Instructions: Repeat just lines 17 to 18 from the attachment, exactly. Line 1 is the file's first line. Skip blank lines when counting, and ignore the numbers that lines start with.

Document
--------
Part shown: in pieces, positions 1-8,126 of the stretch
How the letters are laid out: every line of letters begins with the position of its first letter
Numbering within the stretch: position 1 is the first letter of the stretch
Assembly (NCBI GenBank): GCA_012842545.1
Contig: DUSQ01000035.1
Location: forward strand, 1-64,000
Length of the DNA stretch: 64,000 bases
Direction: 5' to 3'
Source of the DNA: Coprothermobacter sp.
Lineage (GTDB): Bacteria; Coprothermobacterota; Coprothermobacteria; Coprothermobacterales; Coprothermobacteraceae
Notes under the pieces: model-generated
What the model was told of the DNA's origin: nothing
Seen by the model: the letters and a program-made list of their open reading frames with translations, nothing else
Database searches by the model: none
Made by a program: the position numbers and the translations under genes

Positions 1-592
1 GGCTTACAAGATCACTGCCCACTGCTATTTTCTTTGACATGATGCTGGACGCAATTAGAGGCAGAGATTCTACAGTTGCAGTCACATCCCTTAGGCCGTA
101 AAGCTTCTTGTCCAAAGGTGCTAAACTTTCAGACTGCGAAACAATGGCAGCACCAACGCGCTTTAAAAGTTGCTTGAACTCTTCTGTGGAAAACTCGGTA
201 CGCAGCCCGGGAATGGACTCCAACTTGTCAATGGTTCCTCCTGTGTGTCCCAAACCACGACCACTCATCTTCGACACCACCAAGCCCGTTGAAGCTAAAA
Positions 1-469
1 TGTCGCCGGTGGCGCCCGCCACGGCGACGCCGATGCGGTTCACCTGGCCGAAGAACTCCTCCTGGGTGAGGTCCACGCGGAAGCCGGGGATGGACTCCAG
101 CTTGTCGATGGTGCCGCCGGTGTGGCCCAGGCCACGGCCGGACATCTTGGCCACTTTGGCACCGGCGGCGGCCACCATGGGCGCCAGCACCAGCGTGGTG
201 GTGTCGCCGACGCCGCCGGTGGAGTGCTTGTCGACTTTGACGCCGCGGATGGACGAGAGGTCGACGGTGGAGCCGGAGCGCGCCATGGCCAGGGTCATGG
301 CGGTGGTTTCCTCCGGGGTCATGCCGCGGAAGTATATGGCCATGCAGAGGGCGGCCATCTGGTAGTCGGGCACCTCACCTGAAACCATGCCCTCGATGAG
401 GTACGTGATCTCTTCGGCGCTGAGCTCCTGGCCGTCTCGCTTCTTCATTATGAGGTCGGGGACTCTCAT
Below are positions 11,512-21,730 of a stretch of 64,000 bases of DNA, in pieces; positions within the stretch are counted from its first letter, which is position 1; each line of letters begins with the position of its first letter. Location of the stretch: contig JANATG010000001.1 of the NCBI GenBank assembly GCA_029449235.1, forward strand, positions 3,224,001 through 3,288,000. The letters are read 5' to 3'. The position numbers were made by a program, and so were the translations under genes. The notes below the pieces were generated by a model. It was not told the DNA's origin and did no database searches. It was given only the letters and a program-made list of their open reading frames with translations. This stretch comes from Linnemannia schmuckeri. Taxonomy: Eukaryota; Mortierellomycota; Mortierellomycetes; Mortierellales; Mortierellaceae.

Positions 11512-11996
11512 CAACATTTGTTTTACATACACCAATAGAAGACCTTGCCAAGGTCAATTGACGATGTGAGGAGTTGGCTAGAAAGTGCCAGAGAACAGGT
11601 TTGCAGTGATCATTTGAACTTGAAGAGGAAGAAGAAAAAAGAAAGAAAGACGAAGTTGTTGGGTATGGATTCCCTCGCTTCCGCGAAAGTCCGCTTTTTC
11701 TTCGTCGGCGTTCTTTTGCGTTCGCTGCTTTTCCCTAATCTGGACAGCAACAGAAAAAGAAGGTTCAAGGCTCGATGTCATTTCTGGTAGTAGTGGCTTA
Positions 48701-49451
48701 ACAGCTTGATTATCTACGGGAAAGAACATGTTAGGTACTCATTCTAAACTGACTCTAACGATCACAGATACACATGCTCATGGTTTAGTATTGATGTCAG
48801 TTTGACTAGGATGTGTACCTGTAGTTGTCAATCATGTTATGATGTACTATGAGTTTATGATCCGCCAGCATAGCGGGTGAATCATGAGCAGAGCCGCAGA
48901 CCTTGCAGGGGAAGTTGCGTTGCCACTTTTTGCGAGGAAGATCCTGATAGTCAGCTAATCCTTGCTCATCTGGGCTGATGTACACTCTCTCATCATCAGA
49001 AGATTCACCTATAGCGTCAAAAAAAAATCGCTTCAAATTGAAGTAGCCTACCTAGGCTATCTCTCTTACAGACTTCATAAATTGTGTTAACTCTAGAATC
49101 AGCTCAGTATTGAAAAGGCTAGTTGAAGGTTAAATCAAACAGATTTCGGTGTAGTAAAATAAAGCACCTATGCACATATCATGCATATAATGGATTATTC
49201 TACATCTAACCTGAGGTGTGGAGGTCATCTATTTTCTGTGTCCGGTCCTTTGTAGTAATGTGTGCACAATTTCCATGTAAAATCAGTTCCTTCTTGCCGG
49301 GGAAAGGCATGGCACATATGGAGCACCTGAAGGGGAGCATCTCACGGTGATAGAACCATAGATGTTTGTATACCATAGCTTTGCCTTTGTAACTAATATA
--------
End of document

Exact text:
1 GGCTTACAAGATCACTGCCCACTGCTATTTTCTTTGACATGATGCTGGACGCAATTAGAGGCAGAGATTCTACAGTTGCAGTCACATCCCTTAGGCCGTA
101 AAGCTTCTTGTCCAAAGGTGCTAAACTTTCAGACTGCGAAACAATGGCAGCACCAACGCGCTTTAAAAGTTGCTTGAACTCTTCTGTGGAAAACTCGGTA